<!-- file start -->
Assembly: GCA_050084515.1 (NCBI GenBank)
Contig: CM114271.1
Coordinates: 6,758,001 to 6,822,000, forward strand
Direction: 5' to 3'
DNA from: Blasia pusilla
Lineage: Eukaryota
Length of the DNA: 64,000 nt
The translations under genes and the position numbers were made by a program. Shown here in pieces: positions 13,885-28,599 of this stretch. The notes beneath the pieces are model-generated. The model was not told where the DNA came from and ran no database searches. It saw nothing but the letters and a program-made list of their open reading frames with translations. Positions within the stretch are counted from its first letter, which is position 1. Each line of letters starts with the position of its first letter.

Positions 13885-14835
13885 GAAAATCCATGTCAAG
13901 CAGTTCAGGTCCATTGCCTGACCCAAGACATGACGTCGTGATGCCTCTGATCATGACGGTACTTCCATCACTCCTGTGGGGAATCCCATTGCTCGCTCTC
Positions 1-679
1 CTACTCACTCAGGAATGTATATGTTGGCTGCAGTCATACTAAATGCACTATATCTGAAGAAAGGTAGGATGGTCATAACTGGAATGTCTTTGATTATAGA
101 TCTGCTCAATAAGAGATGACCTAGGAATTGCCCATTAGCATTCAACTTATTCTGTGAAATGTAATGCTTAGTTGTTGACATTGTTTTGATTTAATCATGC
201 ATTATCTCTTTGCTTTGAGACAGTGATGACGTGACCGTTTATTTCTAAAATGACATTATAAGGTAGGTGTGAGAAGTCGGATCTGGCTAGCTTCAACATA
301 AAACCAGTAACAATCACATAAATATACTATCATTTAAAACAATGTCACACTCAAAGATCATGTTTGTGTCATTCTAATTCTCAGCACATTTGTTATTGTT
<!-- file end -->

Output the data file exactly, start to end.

Assembly: GCA_050084515.1 (NCBI GenBank)
Contig: CM114271.1
Coordinates: 6,758,001 to 6,822,000, forward strand
Direction: 5' to 3'
DNA from: Blasia pusilla
Lineage: Eukaryota
Length of the DNA: 64,000 nt
The translations under genes and the position numbers were made by a program. Shown here in pieces: positions 13,885-28,599 of this stretch. The notes beneath the pieces are model-generated. The model was not told where the DNA came from and ran no database searches. It saw nothing but the letters and a program-made list of their open reading frames with translations. Positions within the stretch are counted from its first letter, which is position 1. Each line of letters starts with the position of its first letter.

Positions 13885-14835
13885 GAAAATCCATGTCAAG
13901 CAGTTCAGGTCCATTGCCTGACCCAAGACATGACGTCGTGATGCCTCTGATCATGACGGTACTTCCATCACTCCTGTGGGGAATCCCATTGCTCGCTCTC
Positions 1-679
1 CTACTCACTCAGGAATGTATATGTTGGCTGCAGTCATACTAAATGCACTATATCTGAAGAAAGGTAGGATGGTCATAACTGGAATGTCTTTGATTATAGA
101 TCTGCTCAATAAGAGATGACCTAGGAATTGCCCATTAGCATTCAACTTATTCTGTGAAATGTAATGCTTAGTTGTTGACATTGTTTTGATTTAATCATGC
201 ATTATCTCTTTGCTTTGAGACAGTGATGACGTGACCGTTTATTTCTAAAATGACATTATAAGGTAGGTGTGAGAAGTCGGATCTGGCTAGCTTCAACATA
301 AAACCAGTAACAATCACATAAATATACTATCATTTAAAACAATGTCACACTCAAAGATCATGTTTGTGTCATTCTAATTCTCAGCACATTTGTTATTGTT